Outdoor advertising company oOh!Media has posted its half-yearly results, revealing a profit drop of 24 per cent.
CEO Brendon Cook blamed the profit decrease on a “weaker media market”, May’s federal election, and the company’s recently acquired Adshel asset.
The company’s profit was also dragged down by weaker advertising on roadside billboards, though airport and location advertising was up.
On a pro forma basis, accounting for the $570 million acquisition of Adshel, oOh!media reported a net profit after tax of $9 million, which is down from $12 million for the same period this time last year.
Revenue rose five per cent to $304.9 million for the first half of this year, up from $291 million in the first half last year.
Speaking to B&T, Cook said the results were as expected.
“The results were as anticipated. Where there was some softening was around one of our products, road, which affected our margin.”
He said, however, that ultimately the “business is very cash generative” and stipulated that oOh!Media “do not need to raise capital.”
“Like with any integration you have big cash outflows in the early parts of integration, they’re all non-recurring.”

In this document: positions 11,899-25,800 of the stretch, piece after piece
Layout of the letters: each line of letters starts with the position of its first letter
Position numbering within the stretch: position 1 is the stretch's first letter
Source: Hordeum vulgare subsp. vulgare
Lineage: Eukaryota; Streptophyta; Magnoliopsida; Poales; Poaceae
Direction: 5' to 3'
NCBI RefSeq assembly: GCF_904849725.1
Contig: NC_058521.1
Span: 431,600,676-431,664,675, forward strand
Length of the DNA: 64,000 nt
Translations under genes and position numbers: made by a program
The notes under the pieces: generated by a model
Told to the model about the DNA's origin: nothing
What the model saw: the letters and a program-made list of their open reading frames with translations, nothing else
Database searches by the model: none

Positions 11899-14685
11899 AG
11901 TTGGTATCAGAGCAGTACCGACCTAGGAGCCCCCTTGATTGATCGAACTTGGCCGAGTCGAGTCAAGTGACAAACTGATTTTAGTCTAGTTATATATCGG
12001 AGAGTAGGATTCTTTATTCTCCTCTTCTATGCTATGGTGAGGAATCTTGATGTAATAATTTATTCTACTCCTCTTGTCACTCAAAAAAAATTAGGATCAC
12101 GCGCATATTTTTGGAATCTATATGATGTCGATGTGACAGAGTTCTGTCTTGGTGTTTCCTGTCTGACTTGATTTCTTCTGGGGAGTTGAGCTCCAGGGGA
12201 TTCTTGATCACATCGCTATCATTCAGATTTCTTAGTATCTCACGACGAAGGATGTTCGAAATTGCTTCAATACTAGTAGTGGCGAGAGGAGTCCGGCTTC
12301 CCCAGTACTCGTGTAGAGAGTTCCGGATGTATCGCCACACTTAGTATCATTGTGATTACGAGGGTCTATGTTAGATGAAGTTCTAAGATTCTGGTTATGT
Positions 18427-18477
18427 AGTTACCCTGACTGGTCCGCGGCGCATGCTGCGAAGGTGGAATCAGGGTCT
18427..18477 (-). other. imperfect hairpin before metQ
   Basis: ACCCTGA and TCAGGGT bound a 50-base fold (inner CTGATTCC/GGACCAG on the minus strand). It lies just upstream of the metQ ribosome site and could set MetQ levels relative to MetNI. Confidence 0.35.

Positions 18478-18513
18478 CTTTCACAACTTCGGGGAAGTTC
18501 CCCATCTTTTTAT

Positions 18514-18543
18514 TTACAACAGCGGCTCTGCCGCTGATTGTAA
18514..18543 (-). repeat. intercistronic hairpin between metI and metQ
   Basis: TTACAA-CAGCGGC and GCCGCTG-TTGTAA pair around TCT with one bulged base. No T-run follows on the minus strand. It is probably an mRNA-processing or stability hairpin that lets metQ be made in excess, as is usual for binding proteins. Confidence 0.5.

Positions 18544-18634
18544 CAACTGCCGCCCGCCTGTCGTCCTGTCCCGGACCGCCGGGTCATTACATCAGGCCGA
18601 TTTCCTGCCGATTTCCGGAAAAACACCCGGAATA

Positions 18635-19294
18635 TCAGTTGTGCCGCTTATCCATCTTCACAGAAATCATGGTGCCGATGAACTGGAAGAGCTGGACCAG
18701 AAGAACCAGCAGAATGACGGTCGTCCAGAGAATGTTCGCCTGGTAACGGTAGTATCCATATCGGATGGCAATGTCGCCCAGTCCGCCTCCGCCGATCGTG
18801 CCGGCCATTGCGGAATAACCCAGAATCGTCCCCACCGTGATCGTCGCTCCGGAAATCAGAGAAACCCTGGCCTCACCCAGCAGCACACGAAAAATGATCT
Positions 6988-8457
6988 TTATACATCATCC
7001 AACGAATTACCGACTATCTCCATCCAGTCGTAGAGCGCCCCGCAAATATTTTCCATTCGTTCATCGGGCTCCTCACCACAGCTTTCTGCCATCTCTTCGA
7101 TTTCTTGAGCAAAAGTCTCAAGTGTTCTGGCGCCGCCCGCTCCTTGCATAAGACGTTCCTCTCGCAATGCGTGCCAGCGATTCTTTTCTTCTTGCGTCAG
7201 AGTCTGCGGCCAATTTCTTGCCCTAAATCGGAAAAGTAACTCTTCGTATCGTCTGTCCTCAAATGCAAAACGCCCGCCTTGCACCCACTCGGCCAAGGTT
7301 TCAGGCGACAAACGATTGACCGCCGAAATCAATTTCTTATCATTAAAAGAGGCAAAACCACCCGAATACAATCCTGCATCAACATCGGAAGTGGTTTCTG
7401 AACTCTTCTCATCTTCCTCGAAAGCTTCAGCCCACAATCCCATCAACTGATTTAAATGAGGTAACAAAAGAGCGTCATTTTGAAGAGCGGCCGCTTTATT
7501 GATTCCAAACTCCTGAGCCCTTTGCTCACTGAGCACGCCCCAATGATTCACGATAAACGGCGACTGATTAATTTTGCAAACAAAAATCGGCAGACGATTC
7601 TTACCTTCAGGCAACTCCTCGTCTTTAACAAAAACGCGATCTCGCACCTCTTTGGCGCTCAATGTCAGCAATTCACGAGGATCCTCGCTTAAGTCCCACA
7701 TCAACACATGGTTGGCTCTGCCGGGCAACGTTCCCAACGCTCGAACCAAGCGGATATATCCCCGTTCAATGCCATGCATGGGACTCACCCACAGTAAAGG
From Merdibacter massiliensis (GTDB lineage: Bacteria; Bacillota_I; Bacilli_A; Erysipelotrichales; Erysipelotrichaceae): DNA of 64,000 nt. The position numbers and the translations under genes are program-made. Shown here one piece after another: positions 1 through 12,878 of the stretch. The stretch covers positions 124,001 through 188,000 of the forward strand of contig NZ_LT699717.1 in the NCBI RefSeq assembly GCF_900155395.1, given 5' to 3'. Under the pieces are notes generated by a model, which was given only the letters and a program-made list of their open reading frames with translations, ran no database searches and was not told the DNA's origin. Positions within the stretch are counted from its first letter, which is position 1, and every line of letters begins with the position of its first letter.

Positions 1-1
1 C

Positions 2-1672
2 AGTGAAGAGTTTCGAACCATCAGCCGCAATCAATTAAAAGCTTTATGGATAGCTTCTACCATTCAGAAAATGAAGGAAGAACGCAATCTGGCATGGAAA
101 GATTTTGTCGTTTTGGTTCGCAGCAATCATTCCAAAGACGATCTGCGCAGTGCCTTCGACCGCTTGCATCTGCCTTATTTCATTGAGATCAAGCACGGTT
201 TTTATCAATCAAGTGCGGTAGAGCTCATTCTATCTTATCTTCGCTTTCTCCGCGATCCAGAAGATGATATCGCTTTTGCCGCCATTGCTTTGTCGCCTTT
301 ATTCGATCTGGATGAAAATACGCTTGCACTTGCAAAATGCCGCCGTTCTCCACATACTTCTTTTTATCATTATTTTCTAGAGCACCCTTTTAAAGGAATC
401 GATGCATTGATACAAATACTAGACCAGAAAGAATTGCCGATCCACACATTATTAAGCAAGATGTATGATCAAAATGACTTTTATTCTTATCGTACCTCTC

In terms of the sustainability of the out-of-home sector, Cook is positive about the future.
“If you look around the world, globally out-of-home is benefitting from its audience and the disruption of the traditional way consumers are engaging with products, which is to our benefit. We are also one of the strongest mediums in terms of performing ROI.
“We don’t see any reason why 10 per cent share in the media should change. In fact, all the challenges and changes and opportunities that other mediums are facing over the next few years plays into our ability to be one of the top-three priority mediums for clients to deliver their ROI objectives.”
Today’s half-year results for the outdoor group follows a downgrade to its full-year guidance, which recently sent oOh!Media shares down by more than 40 per cent.
The company previously flagged its full-year underlying earnings to be between $152m to $162m, but downgraded these forecasts to be between $125m to $135m for the year.
The downgrade is due to a belief that significant and broad-based declines in Q3 bookings will not be sufficiently offset by improved Q4 bookings.
“This has been a disappointing outcome for us and, from the available data and commentary from other media participants, we believe this to be a temporary but significant event driven predominantly by weaker media conditions,” Cook said.
“While the recent adjustment to our earnings forecast for the year due to current market conditions is disappointing, the company has tested a number of potential scenarios for future trading and has concluded that no equity raising is required, excluding the company’s dividend investment plan. This conclusion is, in part, because of the highly cash generative nature of the business.”